LA WATCHDOG--Our trust and confidence in the City’s elected officials and institutions has sunk to new lows as revelations about City Hall’s pay-to-play culture have been front page news ever since Councilman Jose Huizar’s offices and home were raided by the FBI in November.
The Times later revealed that the FBI had requested search warrants for Councilman Curren Price; Deron Williams, Chief of Staff to City Council President Herb Wesson; Ray Chan, a Deputy Mayor appointed by Mayor Eric Garcetti; and Joel Jacinto, a Garcetti appointment to the Board of Public Works.
The Times also detailed how Mitch Englander and Curren Price have hit up companies to donate large, unreported sums to their favorite charities. But these pale in comparison to the $40 million raised by Garcetti for the Mayor’s Fund.
Fuel was added to the fire when it was disclosed that City Hall was infested with rats, fleas, and vermin, much to the amusement of the media.
We also have major concerns about the City’s unbalanced budget, its $1 billion a year Structural Deficit, the $10 billion deferred maintenance liability, and the $15 billion (and growing) unfunded pension liability.
The following ten recommendations are designed to limit the corrosive influence of campaign contributions and to increase transparency into the goings-on at City Hall.
- Enact the clean campaign finance laws proposed by Councilman David Ryu to restrict campaign contributions by value seeking real estate developers. This includes contributions to elected officials and behests to their favorite charities.
- Require all parties who have business with the City to file, in real time, all contributions to elected officials for the last five years. This includes money funneled to independent expenditure committees, behests to favorite charities (including those of city officials), lobbying expenditures, and any fund-raising activities.
- Require the Mayor and the City Council to disclose, in real time, the receipt of all contributions, and behests. Require the Mayor and City Council to disclose details about their office holder accounts and discretionary funds for the last five years.
- Require the Mayor, the City Council, and members of their staffs to disclose in real time all meetings with the public (including real estate developers and union officials) and the topics under consideration.
- Double the budget of the Ethic Department to $6 million and hire more experienced auditors. All elections must be audited within three to six months. Require the Mayor and City Council to file campaign reports with a month after the election.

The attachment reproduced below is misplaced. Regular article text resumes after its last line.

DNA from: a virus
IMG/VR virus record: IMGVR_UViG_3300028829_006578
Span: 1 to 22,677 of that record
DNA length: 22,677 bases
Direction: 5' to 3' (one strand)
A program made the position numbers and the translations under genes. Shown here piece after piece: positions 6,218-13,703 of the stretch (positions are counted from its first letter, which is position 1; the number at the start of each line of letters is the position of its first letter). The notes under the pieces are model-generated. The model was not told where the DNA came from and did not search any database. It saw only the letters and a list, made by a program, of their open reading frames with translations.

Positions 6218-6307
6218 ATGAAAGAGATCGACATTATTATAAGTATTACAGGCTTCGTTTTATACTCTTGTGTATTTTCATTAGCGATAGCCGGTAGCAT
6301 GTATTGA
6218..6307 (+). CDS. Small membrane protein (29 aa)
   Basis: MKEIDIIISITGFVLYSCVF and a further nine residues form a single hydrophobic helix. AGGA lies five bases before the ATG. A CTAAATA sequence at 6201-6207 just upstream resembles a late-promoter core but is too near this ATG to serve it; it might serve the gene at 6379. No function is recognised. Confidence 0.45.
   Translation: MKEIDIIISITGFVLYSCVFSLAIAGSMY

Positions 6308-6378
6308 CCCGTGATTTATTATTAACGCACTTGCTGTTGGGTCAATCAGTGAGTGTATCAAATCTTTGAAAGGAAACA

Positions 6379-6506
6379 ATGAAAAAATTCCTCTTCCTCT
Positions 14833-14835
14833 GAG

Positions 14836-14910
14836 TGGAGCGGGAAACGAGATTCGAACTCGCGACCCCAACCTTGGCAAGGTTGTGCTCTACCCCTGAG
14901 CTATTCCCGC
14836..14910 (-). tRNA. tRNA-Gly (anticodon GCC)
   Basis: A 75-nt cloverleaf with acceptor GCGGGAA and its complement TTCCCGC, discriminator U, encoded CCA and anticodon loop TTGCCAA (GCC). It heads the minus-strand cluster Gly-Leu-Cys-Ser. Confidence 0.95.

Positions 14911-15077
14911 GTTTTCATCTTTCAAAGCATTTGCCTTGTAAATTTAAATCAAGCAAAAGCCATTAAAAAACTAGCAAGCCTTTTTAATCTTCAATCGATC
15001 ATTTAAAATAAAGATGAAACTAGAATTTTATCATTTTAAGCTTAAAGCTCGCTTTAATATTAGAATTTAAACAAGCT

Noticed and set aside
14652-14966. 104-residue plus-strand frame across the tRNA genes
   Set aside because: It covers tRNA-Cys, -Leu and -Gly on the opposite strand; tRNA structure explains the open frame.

- Appoint members of the Neighborhood Councils and local activists to the City Planning Commission and the Area Planning Commissions. Establish an office in the Planning Department to represent impacted neighborhoods, especially in those in Hollywood, DTLA, and Boyle Heights.
- Conduct open and transparent negotiations with the City’s labor unions. Personnel costs (salaries, benefits, pensions, post-retirement medical benefits, workmen’s compensation) are the City’s largest expenditure, totaling over $5 billion.
- Require the City’s labor unions to disclose, in real time, all contributions to elected officials and their favorite charities. This includes independent expenditures. Require unions to disclose in real time all meetings with city officials and the purpose and outcome of the meetings. Require City unions to file audited financial statements with the City.
- Establish a fully funded independent Office of Transparency and Accountability as was recommended by the LA 2020 Commission and endorsed by City Council President Herb Wesson. The OTA will review and analyze the City’s budget and finances and report back to the public. The OTA will review the City’s underfunded pension plans and make recommendations to eliminate the $15 billion unfunded pension liability within 20 years. Require the City to present its budget by January 10 of each year so that the OTA and Angelenos have adequate time to analyze and comment.
- Appoint qualified commissioners to the Board of Public Works who have organizational or engineering experience. Public Works is too important to be run by inexperienced commissioners. It is a complex organization with a fully loaded budget of $1.3 billion and over 5,000 positions and is responsible for the repair and maintenance of our streets, sidewalks, and urban forest.
These recommendations must be strictly enforced and accompanied by meaningful penalties, including perjury, that hold offenders personally responsible.
The City of Los Angeles is viewed as a corrupt organization, where pay-to-play is standard operating procedure and labor leaders dictate policy. By implementing these recommendations that will limit the corrosive impact of campaign contributions and expose the inner working of City Hall, the Mayor and the City Council have the opportunity to begin the long journey of restoring trust and confidence in City Hall.
(Jack Humphreville writes LA Watchdog for CityWatch. He is the President of the DWP Advocacy Committee and is the Budget and DWP representative for the Greater Wilshire Neighborhood Council. He is a Neighborhood Council Budget Advocate. He can be reached at: email@example.com.)